First Person | In the Garb of AFSPA

Litigating men in uniform portends ill for the institution

Ghazala WahabGhazala Wahab

On August 31, 383 army personnel added their names to the 356 who had petitioned the Supreme Court on August 14 against possible dilution of the Armed Forces Special Powers Act (AFSPA), taking the total number of petitioners to 739. This is for the first time that the Indian Army personnel – both officers and non-officers — have collectively approached the Supreme Court bypassing several grievance-redressal mechanisms within the service.

This is curious for three reasons. One, there is really no threat to the AFSPA under the current dispensation. To remove all doubts, Union minister of state for home affairs, Hansraj Gangaram Ahir told Parliament in March 2018 that, “There is no proposal to amend the Armed Forces (Jammu and Kashmir) Special Powers Act 1990. There is no proposal under consideration of the government of India to withdraw Armed Forces (Jammu and Kashmir) Special Powers Act 1990 from Jammu and Kashmir.” All that the government is considering is to make AFSPA more ‘effective and humane’, with ‘considering’ being the operative word.

However, there was a threat to AFSPA, especially in Jammu and Kashmir, between 2009 and 2013 when both the state chief minister Omar Abdullah and Union home minister P. Chidambaram favoured its partial, if not total, revocation. This threat was compounded by a series of judicial commissions, including the Justice Santosh Hegde commission which was constituted to investigate extrajudicial killings in Manipur. Justice Hegde submitted his report in 2013 calling for revocation of the Act.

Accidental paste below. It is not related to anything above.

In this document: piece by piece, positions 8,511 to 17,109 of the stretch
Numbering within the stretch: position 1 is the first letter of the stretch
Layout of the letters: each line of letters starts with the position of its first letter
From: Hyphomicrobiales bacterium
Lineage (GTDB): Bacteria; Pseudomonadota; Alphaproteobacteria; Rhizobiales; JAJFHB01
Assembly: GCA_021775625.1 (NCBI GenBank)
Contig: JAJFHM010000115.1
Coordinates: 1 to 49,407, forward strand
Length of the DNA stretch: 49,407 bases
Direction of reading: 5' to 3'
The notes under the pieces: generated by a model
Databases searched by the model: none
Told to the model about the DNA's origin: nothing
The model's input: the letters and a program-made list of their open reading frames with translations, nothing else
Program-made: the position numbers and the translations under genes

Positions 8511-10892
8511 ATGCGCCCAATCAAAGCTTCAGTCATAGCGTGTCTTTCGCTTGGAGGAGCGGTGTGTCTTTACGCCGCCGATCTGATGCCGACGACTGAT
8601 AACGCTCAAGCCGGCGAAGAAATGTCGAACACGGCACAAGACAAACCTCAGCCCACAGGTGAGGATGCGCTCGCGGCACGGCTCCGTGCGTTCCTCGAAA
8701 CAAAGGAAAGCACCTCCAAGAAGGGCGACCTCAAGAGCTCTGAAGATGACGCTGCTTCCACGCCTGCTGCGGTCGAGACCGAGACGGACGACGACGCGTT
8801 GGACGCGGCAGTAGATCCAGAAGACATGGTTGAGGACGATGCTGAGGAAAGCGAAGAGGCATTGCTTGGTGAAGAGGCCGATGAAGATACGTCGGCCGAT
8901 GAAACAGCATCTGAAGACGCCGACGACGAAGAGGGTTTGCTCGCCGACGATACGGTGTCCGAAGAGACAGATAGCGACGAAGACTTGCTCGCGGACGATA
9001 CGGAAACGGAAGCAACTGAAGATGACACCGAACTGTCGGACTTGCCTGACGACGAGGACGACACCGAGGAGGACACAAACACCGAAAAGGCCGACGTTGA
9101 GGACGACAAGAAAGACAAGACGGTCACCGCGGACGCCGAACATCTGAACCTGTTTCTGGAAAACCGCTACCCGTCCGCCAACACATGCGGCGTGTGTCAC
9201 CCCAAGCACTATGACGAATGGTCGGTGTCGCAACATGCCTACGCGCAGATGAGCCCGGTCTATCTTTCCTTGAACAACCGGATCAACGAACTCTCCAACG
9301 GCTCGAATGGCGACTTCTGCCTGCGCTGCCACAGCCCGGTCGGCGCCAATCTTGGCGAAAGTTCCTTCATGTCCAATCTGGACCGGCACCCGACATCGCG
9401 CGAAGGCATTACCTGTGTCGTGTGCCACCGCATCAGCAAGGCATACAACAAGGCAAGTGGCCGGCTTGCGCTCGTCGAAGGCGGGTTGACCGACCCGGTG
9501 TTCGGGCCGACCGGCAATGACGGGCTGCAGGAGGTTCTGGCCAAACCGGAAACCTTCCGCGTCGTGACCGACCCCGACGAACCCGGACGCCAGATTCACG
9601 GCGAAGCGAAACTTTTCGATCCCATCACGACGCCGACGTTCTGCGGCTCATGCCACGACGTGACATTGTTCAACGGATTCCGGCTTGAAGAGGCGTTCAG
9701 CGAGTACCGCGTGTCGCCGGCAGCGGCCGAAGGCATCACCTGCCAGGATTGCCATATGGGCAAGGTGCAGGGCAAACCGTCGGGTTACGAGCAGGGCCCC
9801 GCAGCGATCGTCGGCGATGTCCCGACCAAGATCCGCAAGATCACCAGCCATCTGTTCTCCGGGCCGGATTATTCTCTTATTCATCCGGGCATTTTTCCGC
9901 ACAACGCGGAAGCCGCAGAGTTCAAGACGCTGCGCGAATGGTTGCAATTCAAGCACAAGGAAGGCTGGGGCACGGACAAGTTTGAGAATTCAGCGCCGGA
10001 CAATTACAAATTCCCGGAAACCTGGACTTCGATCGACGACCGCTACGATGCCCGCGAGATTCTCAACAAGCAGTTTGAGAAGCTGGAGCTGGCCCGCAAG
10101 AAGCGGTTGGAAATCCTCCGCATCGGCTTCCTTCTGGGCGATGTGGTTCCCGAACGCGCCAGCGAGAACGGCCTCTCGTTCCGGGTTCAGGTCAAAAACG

In his report he wrote, “Though the Act gives sweeping powers to security forces even to the extent of killing a suspect with protection against prosecution, it does not provide any protection to the citizens against its possible misuse… Normally, the greater the power, the greater the restraint and stricter the mechanism to prevent its misuse or abuse. But in case of the AFSPA in Manipur this principle appears to have been reversed.”

A year before this report, Justice J.S. Verma committee appointed after the brutal gang-rape of a young woman on 16 December 2012 in New Delhi to recommend more stringent laws against sexual crimes and violence, met women from Jammu and Kashmir and observed that AFSPA legitimised ‘impunity of systematic sexual violence’ in places where it was in force. The committee recommended that the act be reviewed and revoked where possible. Moreover, in cases of sexual crimes, the offenders from the armed forces should be tried under the civil law without the protection of AFSPA.

Despite this groundswell against AFSPA, it could not be tampered with because defence minister A.K. Antony, who could not be over-ruled in the Congress party, stood as a colossus in the way of its revocation. Antony was obviously guided by the advice of the army leadership. Yet, there was uncertainty about the future of the Act. But nobody petitioned the courts. The maximum that the army did was to get retired senior officers to debate the Act on television and write OpEd articles in the newspapers defending AFSPA.